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Cheetah
     

Cheetah

by Suzi Eszterhas
 

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"Cheetah cubs love to play with their mom. She lets them climb all over her!”
Follow a family of cheetahs from birth to adulthood in this unique wildlife book for young children, photographed close-up in the wild by an award-winning photographer. See how the mother cheetah protects her cubs, washes and feeds them, and teaches them how to hunt for their own

Overview

"Cheetah cubs love to play with their mom. She lets them climb all over her!”
Follow a family of cheetahs from birth to adulthood in this unique wildlife book for young children, photographed close-up in the wild by an award-winning photographer. See how the mother cheetah protects her cubs, washes and feeds them, and teaches them how to hunt for their own food. And watch the cubs play – chasing, tackling and play-fighting. At last, at two years old, the cubs are ready to look after themselves, and one day they will start a family of their own.
Also in the Eye on the Wild series: Gorilla, Brown Bear, and Lion.

Product Details

ISBN-13:
9781847803078
Publisher:
Lincoln, Frances Limited
Publication date:
02/28/2012

Read an Excerpt

Cheetah mothers give birth to the cutest little babies. They are called cubs. There are usually six to eight brothers and sisters in a cheetah family and they like nothing more than snuggling up next to mum to keep warm.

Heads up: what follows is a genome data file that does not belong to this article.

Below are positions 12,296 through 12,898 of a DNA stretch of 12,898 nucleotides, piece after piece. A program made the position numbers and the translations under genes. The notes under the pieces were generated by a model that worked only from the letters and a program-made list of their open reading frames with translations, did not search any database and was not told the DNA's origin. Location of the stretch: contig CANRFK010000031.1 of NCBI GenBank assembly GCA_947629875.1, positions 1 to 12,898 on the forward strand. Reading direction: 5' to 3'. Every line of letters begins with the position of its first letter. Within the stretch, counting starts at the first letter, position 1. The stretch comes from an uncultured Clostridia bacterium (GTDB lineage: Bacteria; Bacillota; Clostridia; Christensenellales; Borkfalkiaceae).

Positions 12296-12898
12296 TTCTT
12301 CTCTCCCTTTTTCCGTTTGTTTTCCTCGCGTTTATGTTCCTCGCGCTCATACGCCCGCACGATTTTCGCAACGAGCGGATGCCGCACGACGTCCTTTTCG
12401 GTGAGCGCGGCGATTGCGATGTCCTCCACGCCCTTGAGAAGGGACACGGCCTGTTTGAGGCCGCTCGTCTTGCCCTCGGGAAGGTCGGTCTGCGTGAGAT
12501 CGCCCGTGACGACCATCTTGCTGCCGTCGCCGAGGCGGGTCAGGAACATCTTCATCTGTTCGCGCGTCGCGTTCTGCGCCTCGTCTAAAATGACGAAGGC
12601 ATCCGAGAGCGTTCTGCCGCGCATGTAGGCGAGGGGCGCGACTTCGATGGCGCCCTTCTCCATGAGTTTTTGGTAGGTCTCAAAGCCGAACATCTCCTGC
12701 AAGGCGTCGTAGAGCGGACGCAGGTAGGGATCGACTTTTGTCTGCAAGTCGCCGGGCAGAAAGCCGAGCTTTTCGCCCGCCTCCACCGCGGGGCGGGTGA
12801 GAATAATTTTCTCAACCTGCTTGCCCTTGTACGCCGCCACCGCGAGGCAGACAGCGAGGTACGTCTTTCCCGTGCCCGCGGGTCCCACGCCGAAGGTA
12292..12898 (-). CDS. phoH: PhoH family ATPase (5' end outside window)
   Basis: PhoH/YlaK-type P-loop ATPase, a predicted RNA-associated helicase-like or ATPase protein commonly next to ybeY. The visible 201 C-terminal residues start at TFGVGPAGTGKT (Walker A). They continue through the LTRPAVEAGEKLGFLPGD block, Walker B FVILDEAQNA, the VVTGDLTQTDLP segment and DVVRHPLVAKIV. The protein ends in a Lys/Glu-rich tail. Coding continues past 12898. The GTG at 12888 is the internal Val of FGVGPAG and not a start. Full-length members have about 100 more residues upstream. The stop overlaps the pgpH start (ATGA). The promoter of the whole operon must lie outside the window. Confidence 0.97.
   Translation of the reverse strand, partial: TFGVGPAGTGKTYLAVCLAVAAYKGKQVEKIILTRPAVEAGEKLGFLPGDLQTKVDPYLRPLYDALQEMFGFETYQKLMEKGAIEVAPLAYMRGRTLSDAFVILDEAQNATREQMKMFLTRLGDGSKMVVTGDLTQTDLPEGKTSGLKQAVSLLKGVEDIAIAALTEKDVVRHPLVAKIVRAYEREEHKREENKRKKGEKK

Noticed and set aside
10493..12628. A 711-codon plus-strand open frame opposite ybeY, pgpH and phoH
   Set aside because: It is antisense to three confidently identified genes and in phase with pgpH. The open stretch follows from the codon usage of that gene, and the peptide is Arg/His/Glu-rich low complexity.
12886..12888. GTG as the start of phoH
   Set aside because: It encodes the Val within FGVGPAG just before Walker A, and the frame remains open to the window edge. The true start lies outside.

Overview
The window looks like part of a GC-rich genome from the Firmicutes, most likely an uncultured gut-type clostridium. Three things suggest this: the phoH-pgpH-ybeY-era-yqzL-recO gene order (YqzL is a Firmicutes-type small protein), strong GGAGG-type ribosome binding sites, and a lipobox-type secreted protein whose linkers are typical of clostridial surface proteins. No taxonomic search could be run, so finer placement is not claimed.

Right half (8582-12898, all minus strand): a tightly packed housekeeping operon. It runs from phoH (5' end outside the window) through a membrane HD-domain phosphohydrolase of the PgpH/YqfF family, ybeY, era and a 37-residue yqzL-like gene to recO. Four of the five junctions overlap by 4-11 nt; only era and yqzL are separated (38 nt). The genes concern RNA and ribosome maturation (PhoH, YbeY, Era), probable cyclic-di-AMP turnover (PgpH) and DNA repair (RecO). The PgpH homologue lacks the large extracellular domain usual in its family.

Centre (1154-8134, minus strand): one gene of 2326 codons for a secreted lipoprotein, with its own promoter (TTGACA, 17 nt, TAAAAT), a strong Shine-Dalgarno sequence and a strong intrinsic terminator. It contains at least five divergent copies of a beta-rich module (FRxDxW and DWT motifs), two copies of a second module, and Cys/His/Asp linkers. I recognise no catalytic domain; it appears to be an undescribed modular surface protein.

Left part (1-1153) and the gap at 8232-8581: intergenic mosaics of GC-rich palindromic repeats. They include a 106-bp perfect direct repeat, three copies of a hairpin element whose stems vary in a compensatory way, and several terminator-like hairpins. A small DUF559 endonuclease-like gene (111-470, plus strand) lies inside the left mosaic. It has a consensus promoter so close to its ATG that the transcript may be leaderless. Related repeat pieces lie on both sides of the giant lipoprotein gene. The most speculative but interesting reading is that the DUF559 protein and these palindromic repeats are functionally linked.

Cheetah cubs are helpless and blind when they are first born, with their eyes and ears firmly closed. When they are hungry, they make a noise that sounds like a baby bird chirping. This is why a cheetah’s den is called a ‘nest’.
Cheetah cubs are always hungry. They need to drink a lot of their mother’s milk in order to grow big and strong. Sometimes, though, when mum is away hunting, they don’t drink for almost the whole day – and then they get really hungry! The cubs drink milk every day, until they are three months old, and then they start to eat solid food.
By the time they are ten days old, the newborn cubs have grown much bigger. Their eyes and ears have opened and they can walk pretty well, but mum still makes them stay in the nest. She needs to look after them and keep them safe from enemies.

Meet the Author

California-based wildlife photographer Suzi Eszterhas spends nine months of the year shooting a wide variety of wildlife in the field. In recent years, she has specialized in documenting family life and has become well known for her unprecedented work with newborn animals. Although Eszterhas works primarily in Africa, she has undertaken commissions and led instructional photography tours and workshops everywhere from Antarctica and the Arctic to Alaska and Montana. When not on location, she divides her time between California, U.S., and Bristol, U.K.

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